Education & Family

Changes to English school league tables: Your views

A sign on a door (reading: Exams in progress) outside an examination room

Schools in England are being judged on the basis of raw GCSE results for the last time as the government is introducing changes to school league tables.

From next year, schools will be measured on what is known as Progress 8.

Progress 8 will replace the five or more GCSEs benchmark as the key measure for all schools.

Many of you have shared your views with us.

"It should be all about the children's education."

Mrs Scroope commented: "Teaching now seems to be about league tables rather than good teaching. Children are just being used to get the school up the league tables - it should be all about the children's education and less about the school's reputation."

SuperJase1985 said league tables should be used in a different way. He wrote: "Leagues are a useful guide to where problems are, that's it. They shouldn't be used for parents to decide where their kids are going. Help should be given to the schools to improve and if the teachers are substandard, get rid of them. Quality of teachers will determine if you have a good education or not. Teaching needs to be considered a profession and held in higher regard."

A commenter called Very Sensible said: "A lot of comments dismissing league tables but I would bet that a large number of these outraged parents have looked at exam results when choosing schools, just as potential university students study league tables and opt for Russell Group universities. We all know that schools put on a good show for open evenings and promise great teaching, but you cannot gloss over, or cover up poor exam results."

Mr B reckons the new changes are a good idea. He said: "Great new approach. The process through schooling can never be rounded up in an exam. If you are poor at tests, then you are doomed to fail. The flip side is, you are good at tests and remember the concept but not the theory."

Tornado said: "Teachers should be allowed to teach, not simply push students through exams. I have met many young people who have passed their English or maths GCSEs, yet they cannot add up or spell correctly. Education is so much more than passing an exam. League tables and the endless need by government for statistics does more harm to education than good!"

"Don't we need both measures?"

Col said the league tables are vital: "They show up problems such as the poor handling of boys in classrooms leading to a gender gap that lasts to A-levels. Also I'm not sure adjusting for intake helps parents. If your wealth is average or better do you want to send your kid to a school ranked highly because it spends all its efforts improving disadvantaged children but fails to challenge the average or advantaged?"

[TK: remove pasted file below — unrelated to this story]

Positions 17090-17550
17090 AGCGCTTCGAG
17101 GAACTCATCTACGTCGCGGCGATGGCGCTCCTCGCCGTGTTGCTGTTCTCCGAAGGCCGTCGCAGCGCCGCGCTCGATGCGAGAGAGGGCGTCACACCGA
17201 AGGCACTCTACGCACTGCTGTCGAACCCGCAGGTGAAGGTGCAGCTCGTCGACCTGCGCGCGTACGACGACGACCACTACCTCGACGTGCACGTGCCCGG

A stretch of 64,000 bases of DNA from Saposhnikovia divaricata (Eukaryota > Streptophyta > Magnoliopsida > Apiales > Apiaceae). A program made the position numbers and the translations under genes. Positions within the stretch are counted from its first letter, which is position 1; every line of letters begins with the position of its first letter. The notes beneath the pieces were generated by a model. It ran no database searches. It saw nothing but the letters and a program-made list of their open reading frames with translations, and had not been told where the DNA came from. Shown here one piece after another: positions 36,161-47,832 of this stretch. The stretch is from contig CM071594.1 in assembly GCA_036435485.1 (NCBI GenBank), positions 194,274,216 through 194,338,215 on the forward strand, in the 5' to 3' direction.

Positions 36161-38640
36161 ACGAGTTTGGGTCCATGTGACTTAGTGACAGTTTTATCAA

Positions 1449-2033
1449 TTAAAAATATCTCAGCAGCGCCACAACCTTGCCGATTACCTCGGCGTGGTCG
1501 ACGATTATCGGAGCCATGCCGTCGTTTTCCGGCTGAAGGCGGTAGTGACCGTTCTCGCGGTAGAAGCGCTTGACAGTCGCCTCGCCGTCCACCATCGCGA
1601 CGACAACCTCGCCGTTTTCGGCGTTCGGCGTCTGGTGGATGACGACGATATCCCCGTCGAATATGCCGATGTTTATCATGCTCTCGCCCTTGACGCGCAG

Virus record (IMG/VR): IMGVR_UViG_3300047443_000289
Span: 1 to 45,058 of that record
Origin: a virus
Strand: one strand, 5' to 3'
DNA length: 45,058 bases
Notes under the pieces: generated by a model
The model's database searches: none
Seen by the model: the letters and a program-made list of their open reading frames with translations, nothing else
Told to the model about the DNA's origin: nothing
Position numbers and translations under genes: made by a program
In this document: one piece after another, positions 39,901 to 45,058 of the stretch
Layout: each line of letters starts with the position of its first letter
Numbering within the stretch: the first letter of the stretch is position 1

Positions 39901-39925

Mrs Trellis commented: "Don't we need both measures? Some way of showing how much schools and students have improved AND absolute GCSE results to show comparable attainment? Employers and universities aren't particularly interested that someone has improved a lot. They want As."

No its not just you, said: "Progression per student is what counts. How much a school can build with a student. No grade will reflect how far a child has come, how hard they have worked and how much a school has supported that child."

Beepstick said: "When young people go for a job or a university placement they will be judged on their exam results so why shouldn't the school?"

Foxxinator suggested schools should take a different approach: "It would be good to see schools teaching more real world application of subjects rather than passing an exam with information you will forget six months after sitting it.

"If we taught maths to discuss topics such as loans, mortgages, interest rates and such like - something that will deliver value in the real world. Instead we're taught a syllabus that doesn't prepare us for adult life."

"Teachers should be allowed to teach."

Leary offered his views on this issue. "Kids should learn to gain knowledge and develop into a rounded individual rather than just pass an exam.

"There is too much pressure put on teachers and pupils. Failing exams may seem the end of the world at the time but really it means nothing. Hard work, a good attitude and a willingness to learn will allow you to get where you want in life. Trust me I did it."

Briblogg is not a fan of changes. "My poor kids have been experimented on since starting school. My youngest son is about to do his GCSEs which were changed to make them harder. So his year in comparison to previous years are expected to do 'worse'. Next year it all changes again. Education needs to be taken out of the hands of politicians trying to make a name for themselves."

TheMiddleWay shared his views with us: "I always think it's interesting to view valued added in terms of a school's performance as well. If you can cherry-pick your pupils, you should be doing better. If you have pupils with multiple disadvantages and you're taking them from a low level to a higher, but not top level, that is a huge achievement. Teachers should be trusted more to know what they are doing and achieving anyway."

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